Picture of Donna Harlow

When you’re caring for an aging adult, whether it’s a parent, friend or client, it can be tough to know when it’s time to step in when it comes to finances. Though your main role as a caregiver may be around helping with daily hygiene activities, grocery shopping and driving, it’s important to keep an eye out for unusual financial activity, as senior adults can often become the target of financial fraud.

How to spot red flags

Has the individual:
  • Shown reduced financial capability, understanding
  • Mentioned missing money, incurred recurring charges for the same thing
  • Made unusual investments or investments not understood
  • Made recurring or unusual donations to new charities
  • Talked about new friends involved in running errands to bank or grocery
  • Displayed unusual increase in spending habits
  • Failed to pay bills
  • Failed to take required minimum distributions from investments
  • Been a repeated victim of financial abuse or scams

If you have identified any of the above as issues, it may be time to have a conversation about financial caregiving. Even if your loved one doesn’t need one right now, it’s a good idea to identify who they would like to choose as a financial caregiver. This will allow them to have the tools in place when they need assistance.

Financial institutions offer many services to allow an individual to assist with managing another’s finances. Seniors and their caregivers can utilize these tools to protect finances and identify unauthorized activity:

 Account setup

There are different types of account ownership that would be appropriate for a caregiver and loved one, such as Joint, Authorized, Sole Owner, Agent, Power of Attorney, Guardian and Payable on Death (POD). Each type allows different access, in some cases full access. Knowing and understanding these different types is important before making any changes to bank accounts.


An alternative to changing ownership (or possibly in addition to) is using technology to allow an individual to assist with monitoring accounts and paying bills. Most financial institutions offer online banking (OLB) services that can help.

A few products and tools Old National Bank offers are:

  • Shared Access: In the online banking system, access options include:
    • View Only - “View only” permission can be used to help review a senior’s activity, but not conduct any activity on the account.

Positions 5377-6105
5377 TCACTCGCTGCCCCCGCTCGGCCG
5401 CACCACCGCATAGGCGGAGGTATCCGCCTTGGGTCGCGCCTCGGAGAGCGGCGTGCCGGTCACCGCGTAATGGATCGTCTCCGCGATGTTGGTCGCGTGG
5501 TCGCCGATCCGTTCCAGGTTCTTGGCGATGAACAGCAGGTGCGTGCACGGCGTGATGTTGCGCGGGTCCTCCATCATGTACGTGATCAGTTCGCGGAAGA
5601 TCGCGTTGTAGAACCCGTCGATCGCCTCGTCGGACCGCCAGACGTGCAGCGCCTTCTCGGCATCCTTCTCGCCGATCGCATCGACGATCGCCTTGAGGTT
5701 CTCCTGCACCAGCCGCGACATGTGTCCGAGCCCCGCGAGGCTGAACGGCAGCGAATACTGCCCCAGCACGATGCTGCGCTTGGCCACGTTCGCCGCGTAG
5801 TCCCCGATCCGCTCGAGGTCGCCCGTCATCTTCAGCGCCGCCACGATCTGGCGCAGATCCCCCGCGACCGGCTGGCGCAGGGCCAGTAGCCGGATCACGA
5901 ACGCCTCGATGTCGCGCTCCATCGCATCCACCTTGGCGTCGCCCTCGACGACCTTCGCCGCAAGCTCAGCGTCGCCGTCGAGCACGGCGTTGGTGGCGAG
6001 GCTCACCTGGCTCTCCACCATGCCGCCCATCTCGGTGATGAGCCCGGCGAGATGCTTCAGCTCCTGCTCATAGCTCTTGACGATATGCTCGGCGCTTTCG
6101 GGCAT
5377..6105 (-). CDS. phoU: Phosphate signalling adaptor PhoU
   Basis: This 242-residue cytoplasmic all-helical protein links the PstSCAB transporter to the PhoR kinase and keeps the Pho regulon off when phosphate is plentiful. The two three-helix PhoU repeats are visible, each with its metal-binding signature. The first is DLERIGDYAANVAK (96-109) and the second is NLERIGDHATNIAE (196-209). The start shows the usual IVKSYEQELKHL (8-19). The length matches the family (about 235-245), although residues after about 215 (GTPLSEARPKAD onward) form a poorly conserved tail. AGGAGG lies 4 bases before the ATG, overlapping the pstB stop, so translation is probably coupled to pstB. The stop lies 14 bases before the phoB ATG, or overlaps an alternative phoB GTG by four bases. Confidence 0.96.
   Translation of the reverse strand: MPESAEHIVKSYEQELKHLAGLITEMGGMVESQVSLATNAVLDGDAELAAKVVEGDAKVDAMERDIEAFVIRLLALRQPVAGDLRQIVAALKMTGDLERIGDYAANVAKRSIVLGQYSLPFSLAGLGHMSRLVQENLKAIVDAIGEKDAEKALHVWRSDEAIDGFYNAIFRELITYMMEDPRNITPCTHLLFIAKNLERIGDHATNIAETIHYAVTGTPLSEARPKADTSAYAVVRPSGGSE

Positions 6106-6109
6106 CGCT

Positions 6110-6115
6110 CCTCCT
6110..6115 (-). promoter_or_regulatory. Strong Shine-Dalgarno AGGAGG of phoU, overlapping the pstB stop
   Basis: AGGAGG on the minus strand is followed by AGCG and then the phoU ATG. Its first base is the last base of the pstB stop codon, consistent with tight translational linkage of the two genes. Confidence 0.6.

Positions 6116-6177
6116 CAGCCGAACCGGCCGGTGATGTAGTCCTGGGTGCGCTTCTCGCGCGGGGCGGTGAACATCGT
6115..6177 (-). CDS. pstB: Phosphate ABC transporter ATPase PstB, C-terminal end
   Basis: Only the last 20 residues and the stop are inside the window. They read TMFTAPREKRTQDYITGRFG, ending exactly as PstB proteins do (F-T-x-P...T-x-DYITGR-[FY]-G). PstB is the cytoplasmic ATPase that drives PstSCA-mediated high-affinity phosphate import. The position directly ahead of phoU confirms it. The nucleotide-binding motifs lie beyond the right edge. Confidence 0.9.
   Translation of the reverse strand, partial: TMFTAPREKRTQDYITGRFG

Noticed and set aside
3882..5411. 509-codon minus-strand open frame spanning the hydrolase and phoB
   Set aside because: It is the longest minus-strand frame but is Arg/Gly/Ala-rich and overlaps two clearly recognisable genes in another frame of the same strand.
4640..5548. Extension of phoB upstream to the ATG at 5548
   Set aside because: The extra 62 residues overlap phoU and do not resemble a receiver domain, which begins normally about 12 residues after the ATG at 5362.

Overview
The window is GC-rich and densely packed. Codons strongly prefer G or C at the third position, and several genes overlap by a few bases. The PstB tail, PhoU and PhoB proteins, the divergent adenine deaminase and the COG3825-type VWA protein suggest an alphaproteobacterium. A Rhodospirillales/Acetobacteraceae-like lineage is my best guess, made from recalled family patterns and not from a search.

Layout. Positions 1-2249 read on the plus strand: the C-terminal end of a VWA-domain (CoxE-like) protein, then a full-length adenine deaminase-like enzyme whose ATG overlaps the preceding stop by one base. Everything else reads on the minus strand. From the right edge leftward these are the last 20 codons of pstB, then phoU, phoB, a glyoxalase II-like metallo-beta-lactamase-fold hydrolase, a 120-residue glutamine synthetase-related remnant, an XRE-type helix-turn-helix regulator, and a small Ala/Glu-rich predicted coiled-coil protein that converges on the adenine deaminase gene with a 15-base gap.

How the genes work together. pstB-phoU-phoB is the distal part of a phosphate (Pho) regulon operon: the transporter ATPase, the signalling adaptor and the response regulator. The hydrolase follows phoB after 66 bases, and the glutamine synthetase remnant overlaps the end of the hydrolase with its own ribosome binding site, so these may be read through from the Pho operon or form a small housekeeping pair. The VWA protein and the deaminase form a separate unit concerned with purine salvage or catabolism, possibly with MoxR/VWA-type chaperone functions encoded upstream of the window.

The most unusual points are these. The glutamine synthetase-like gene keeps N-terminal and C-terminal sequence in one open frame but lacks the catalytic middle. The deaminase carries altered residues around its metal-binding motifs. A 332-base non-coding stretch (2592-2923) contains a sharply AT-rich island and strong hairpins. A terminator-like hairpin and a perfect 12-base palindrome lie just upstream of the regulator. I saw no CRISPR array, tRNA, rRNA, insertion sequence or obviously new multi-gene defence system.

• Make transfers among accounts – The senior can allow someone else to only make transfers between his or her accounts.
    • Make bill payments – The senior can allow an individual to make payments from his or her account to pay bills. This is the highest level of access he or she can allow and should only be provided with caution to trusted individuals.
  • OLB alerts: Use OLB to set alerts and receive email or text notifications when large dollar withdrawals are made, or there is a low balance. When setting up the alert, you can help your loved one designate the specific large dollar amount or low balance amount.
  • Debit/credit card monitoring: Use debit/credit card alerts to monitor for unauthorized transactions.

Legal documents

Seek advice of an attorney to create appropriate estate planning documents such as, Power of Attorney, Will/Trust, and Advanced Directives. If these documents are not affordable, assistance may be available through a county legal aid society, state legal assistance program or regional council on aging. 

If you are a financial caregiver, or an individual planning for your future, now is the time to consider what your options may be for assistance with your finances. Talk with your financial institution about what options may be available to you.

Schedule a Money Safety for Seniors Workshop.

Learn how to detect, protect against and report the financial exploitation of seniors. Old National offers this course to community groups at no cost.

Donna is a Senior Loss Prevention Analyst, CFE and part of the Fraud Prevention and Investigations Department at Old National. This group is responsible for investigating and responding to bank-related fraud situations, as well as training and educating associates and clients about fraud.

This content is not intended to provide legal, tax, accounting, financial or investment advice or indicate the suitability of any product or service for your unique circumstances. You are encouraged to consult with a qualified legal, tax, accounting, financial or investment professional based on your specific circumstances. We do not make any warranties as to accuracy or completeness of this information, do not endorse any third-party companies, products, or services described here, and take no liability for your use of this information.